Michael McCooe- Composer: Hindemith
Paul Hindemith is one of the most renowned composers of the 20th Century. His notable works include his song cycle Das Marienleben (1923), opera Mathis der Maler (1938) and the Symphonic Metamorphosis of Themes by Carl Maria von Weber, which he wrote in 1943.
The German composer, violist, violinist, teacher and conductor was born in Hanau, near Frankfurt, on 16th November 1895. He was taught the violin as a child and went on to study conducting and composition at Frankfurt’s musical conservatory.
Playing in dance bands and comedy groups, Hindemith became deputy leader of the Frankfurt Opera Orchestra in 1914 before taking over as leader three years later. He also played second violin in the Rebner String Quartet from 1914.
He was recruited to the German army in 1917, initially as a bass drummer in the regiment band, though a year later he was deployed to the front in Flanders until after The Armistice.
Establishment as a composer
In 1921 Hindemith founded the Amar Quartet and toured Europe playing the viola. A year later, his pieces were played in the International Society for Contemporary Music festival at Salzburg, bringing his music to an international audience for the first time.
He was appointed professor at the Berliner Hochschule für Musik in Berlin in 1927 and went on to write the music for Hans Richter’s 1928 avant-garde film Ghosts Before Breakfast, a film which he also acted in.
During the 1930s, Hindemith visited Cairo, Egypt and various Turkish cities in an attempt to reorganise Turkey’s State Opera and Ballet at the invitation of Mustafa Kemal Atatürk, then Turkish Prime Minister. He left a lasting impression on young Turkish musicians of the era, and he also toured around the US to widen the impression of his music.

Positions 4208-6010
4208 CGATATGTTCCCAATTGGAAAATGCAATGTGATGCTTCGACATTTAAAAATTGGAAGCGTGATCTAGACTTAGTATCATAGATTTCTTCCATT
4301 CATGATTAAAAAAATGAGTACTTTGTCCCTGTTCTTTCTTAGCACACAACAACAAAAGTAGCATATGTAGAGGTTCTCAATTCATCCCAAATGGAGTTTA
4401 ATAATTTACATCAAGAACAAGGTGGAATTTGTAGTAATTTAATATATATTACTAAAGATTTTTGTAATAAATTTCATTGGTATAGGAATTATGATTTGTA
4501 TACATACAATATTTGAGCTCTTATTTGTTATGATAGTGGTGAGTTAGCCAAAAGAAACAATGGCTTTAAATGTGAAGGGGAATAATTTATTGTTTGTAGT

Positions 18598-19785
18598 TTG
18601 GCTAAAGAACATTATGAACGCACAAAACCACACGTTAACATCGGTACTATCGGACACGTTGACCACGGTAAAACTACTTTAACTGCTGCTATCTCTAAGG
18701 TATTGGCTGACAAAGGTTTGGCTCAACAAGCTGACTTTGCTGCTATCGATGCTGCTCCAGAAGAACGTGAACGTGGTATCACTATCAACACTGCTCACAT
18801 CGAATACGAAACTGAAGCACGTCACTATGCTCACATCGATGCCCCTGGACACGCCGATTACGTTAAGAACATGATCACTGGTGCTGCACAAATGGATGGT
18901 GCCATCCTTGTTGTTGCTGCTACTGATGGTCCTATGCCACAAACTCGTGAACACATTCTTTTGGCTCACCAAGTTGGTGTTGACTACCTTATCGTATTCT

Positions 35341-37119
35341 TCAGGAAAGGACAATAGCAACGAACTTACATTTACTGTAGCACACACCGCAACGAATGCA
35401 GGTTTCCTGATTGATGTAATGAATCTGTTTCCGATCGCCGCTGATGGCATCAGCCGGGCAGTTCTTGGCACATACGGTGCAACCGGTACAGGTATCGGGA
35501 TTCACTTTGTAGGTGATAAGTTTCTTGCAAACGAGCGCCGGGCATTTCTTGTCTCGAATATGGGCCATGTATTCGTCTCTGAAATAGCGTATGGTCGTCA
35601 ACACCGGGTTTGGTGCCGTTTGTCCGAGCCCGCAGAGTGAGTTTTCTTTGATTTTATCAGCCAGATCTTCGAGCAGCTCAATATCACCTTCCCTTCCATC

Hindemith leaving Nazi Germany
Hindemith’s relationship with the Nazi regime was complex and confusing, and was a factor in his later career movements. He was generally held in high regard for his futuristic, modern compositions with reference to folk music by the regime. Despite this, Germany’s Minister of Propaganda Joseph Goebells described him as an “atonal noisemaker”.
He fell in and out of favour with the Nazi party, eventually deciding to leave for Switzerland in 1938, partly due to his wife being of Jewish ancestry. This also believed to have benefitted Germany, as he was able to act as an ambassador of German classical music around Europe.
He and his wife emigrated to the US two years later, predominantly for Hindemith to teach at Yale University. He also taught at Harvard, from which the book A Composer’s World was based (Hindemith 1952).
He became an American citizen in 1946, but returned to Europe in 1953. Towards the end of his life he began to conduct more and made numerous recordings, mostly of his own music.
Hindemith’s health declined over several years, though he was able to conduct up until a few days before his death in Frankfurt, at the age of 68, on 28th December 1963.
You can listen to some of my favourite classical pieces on my Michael McCooe SoundCloud profile, which is updated regularly.